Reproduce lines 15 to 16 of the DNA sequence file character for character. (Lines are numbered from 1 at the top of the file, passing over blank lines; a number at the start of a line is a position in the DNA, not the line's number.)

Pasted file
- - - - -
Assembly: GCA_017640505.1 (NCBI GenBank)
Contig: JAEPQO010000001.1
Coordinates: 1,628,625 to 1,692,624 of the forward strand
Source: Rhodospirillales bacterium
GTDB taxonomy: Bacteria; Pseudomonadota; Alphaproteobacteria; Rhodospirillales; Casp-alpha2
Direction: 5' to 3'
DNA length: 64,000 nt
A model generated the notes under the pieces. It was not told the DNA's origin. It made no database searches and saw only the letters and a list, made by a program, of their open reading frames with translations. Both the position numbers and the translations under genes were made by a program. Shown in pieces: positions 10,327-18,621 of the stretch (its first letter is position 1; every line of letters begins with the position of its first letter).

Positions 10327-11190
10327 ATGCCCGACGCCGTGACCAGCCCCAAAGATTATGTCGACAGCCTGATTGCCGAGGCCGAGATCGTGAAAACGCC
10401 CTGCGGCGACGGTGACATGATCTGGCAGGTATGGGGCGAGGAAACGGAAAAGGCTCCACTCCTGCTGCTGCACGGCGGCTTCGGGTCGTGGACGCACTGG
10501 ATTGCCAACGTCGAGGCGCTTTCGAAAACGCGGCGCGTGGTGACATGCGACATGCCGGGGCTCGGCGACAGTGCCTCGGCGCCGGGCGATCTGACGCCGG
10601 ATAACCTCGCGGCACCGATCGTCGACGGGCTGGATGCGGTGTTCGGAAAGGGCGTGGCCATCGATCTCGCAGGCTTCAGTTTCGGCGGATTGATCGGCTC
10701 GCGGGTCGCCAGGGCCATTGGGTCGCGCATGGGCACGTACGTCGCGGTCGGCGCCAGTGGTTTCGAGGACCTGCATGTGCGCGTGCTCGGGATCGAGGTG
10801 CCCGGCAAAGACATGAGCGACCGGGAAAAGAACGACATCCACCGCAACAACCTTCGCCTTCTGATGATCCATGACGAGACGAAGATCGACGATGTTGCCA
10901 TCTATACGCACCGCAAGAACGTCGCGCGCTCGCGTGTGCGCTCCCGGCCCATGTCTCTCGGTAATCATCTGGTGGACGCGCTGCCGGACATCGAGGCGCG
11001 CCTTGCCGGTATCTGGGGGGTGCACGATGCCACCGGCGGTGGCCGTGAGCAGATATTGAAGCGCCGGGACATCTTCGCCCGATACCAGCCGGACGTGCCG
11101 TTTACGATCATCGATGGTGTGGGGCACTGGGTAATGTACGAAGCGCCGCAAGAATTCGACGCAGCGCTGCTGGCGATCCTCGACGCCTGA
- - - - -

10801 CCCGGCAAAGACATGAGCGACCGGGAAAAGAACGACATCCACCGCAACAACCTTCGCCTTCTGATGATCCATGACGAGACGAAGATCGACGATGTTGCCA
10901 TCTATACGCACCGCAAGAACGTCGCGCGCTCGCGTGTGCGCTCCCGGCCCATGTCTCTCGGTAATCATCTGGTGGACGCGCTGCCGGACATCGAGGCGCG